Lawsuit blaming Fargo treatment center for 12-year-old's suicide can go to trial, appeals court says
The Dakota Boys and Girls Ranch was acting on behalf of the state when it took over care for Aliana Roberson, judges ruled.
FARGO — A lawsuit that alleges the Dakota Boys and Girls Ranch is responsible for the death of a 12-year-old who died by suicide at the organization’s Fargo facility should not have been dismissed without a trial, a U.S. appeals court ruled Tuesday, Aug. 2.
In a unanimous decision, the U.S. Eighth Circuit Court of Appeals said North Dakota U.S. District Court Judge Peter Welte was wrong to rule that the Ranch was not acting under state authority when it provided mental health treatment for Aliana Roberson in 2018. Aliana was 12 years old when she took her life on Oct. 2, 2018, at the residential treatment and education center for children.
“The family is pleased with this ruling,” said Andrew Noel, a Minneapolis attorney who is representing Aliana’s parents in the case. “What it means for them is they will get their day in court.”
Her parents, Manda and Alfonzo Roberson, filed a federal lawsuit against the Ranch and staff members in January 2021. They alleged staff ignored “explicit warnings” that Aliana was at risk of harming herself and that the Ranch failed to ensure she would not have the opportunity to take her own life.
Aliana was diagnosed with several mental illnesses and attempted to harm herself before a North Dakota Juvenile Court determined in May 2018 she was “delinquent," “disobedient” and “unruly.” That resulted in state Juvenile Services taking over custody from her parents.
Aliana tried to take her own life while at the Youth Correctional Center in Mandan, so Juvenile Services placed her in the care of the Ranch in Fargo, according to court documents. She was expected to get treatment at the Ranch for four months, court documents said.
Doctors classified her as “very high risk” shortly after she was admitted to the Ranch, and staff were required to watch her at all times, according to court documents. She was deemed low-risk in mid-September 2018, though a civil complaint noted Aliana made comments about harming herself.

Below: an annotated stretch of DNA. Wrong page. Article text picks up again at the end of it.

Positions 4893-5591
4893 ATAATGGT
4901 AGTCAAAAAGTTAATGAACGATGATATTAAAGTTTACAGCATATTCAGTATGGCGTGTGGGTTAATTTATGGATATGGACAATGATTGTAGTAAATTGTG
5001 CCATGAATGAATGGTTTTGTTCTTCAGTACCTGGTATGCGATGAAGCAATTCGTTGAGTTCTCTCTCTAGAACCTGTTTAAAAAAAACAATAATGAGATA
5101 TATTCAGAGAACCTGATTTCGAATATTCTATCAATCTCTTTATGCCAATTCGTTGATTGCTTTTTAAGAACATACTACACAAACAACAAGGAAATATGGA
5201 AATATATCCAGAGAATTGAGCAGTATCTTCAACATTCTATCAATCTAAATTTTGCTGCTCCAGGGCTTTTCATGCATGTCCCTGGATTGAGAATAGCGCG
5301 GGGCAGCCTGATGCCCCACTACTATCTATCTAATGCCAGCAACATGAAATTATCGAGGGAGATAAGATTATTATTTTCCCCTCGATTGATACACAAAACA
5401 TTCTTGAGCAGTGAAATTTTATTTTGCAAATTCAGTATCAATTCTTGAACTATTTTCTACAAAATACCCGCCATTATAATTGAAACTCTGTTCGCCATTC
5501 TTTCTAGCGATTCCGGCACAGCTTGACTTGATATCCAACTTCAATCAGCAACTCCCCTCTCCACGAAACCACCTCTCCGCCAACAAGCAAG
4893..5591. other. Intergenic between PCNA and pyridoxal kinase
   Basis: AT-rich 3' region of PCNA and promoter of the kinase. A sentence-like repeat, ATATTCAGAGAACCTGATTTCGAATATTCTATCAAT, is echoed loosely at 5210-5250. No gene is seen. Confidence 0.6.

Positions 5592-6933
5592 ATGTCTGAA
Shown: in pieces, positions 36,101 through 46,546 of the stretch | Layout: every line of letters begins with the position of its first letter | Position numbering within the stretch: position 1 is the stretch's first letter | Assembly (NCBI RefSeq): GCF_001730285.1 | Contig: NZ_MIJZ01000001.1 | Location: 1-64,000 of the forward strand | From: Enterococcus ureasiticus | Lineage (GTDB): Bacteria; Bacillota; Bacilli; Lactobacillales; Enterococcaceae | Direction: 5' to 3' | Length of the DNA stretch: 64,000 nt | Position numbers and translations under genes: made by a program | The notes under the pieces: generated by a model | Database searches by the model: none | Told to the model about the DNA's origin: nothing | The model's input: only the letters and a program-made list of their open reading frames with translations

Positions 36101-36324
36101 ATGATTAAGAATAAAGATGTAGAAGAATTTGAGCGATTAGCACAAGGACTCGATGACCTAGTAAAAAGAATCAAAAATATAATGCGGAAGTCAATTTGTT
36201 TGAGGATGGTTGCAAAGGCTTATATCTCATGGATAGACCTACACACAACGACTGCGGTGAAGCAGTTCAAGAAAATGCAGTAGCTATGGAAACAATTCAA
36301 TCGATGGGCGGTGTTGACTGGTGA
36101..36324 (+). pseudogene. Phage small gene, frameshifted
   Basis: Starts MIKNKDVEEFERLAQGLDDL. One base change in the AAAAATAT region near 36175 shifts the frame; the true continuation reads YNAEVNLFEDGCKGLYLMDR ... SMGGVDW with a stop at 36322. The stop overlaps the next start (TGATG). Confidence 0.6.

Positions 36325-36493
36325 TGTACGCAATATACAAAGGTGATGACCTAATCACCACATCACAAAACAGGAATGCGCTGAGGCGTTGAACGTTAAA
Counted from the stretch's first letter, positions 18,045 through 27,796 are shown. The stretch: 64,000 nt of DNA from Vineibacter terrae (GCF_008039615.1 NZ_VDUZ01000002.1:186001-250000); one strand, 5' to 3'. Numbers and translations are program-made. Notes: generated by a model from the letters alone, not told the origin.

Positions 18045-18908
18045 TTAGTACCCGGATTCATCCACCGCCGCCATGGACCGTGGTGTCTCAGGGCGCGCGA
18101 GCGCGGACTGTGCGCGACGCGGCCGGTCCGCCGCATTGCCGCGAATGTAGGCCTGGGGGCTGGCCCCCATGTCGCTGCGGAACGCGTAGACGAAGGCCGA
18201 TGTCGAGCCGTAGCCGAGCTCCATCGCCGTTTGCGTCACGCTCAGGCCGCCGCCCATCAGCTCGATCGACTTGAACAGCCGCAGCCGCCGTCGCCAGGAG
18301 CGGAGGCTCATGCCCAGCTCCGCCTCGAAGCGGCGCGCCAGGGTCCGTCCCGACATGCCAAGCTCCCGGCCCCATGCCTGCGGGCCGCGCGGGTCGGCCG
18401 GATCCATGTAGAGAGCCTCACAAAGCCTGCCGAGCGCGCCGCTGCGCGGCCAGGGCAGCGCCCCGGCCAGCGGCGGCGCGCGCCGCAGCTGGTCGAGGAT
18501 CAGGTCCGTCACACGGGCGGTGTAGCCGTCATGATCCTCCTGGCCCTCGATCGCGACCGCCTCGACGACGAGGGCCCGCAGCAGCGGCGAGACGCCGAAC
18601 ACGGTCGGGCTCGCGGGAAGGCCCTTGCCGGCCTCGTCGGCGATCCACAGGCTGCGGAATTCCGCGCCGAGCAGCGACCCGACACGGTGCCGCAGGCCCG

Behavioral issues prompted staff to punish Aliana on Oct. 2, 2018, which upset her greatly, according to the complaint. That night, staff allowed her to use the bathroom, but not before she grabbed something from her room, the complaint alleged. Staff did not try to stop Aliana or determine what she took, according to the complaint.
Staff checked on the girl when she was in the bathroom, and at one point she made a comment about not wanting to live anymore, the complaint alleged. Staff also found a note on her bed, the complaint said.
Staff then found Aliana dead in the bathroom.
In January 2021, attorney William Behrman, on behalf of the Ranch, called Aliana's death tragic but said the organization is not responsible for her death.
“This incident was investigated by law enforcement, multiple agencies and accrediting bodies,” Behrman previously told The Forum. “Dakota Boys and Girls Ranch fully cooperated with the investigations, and it is my understanding that in all instances the investigations were closed without further action.”
Welte previously ruled in favor of the Ranch in Fargo, which argued it is a private treatment facility that could not be found liable for Aliana’s death under the Robersons’ claims.
But the appeals court disagreed. North Dakota Juvenile Services had a “constitutional obligation” to give Aliana adequate medical care because a state court gave it full custody of the child, Eighth Circuit Judge Duane Benton opined.
Juvenile Services also had sole “care, custody and control” of Aliana when she died at the Ranch, Benton noted. Her parents had to comply with the decisions of Juvenile Services and couldn’t remove Aliana from the Ranch, the judge wrote. Aliana also had no choice but to accept treatment from the Ranch, he said.
“North Dakota outsourced its constitutional obligation to the Ranch,” Benton opined, adding the Ranch’s ongoing relationship to Juvenile Services makes it and its employees state actors.
The ruling allows not only for a possible jury trial but also for Noel’s team to interview Ranch employees to determine what went wrong in Aliana’s case, the attorney said.
“The parents should have reasonable belief that their child is going to be safe in a situation like that,” Noel said. “Here, the parents were expecting to get their child back after the course of treatment at the Ranch.”
Noel said he hopes this case prompts others to reevaluate how the juvenile system handles children who have mental illnesses.
The Ranch stands by its original statement provided to The Forum, Behrmann said, noting it would not comment further on the pending case.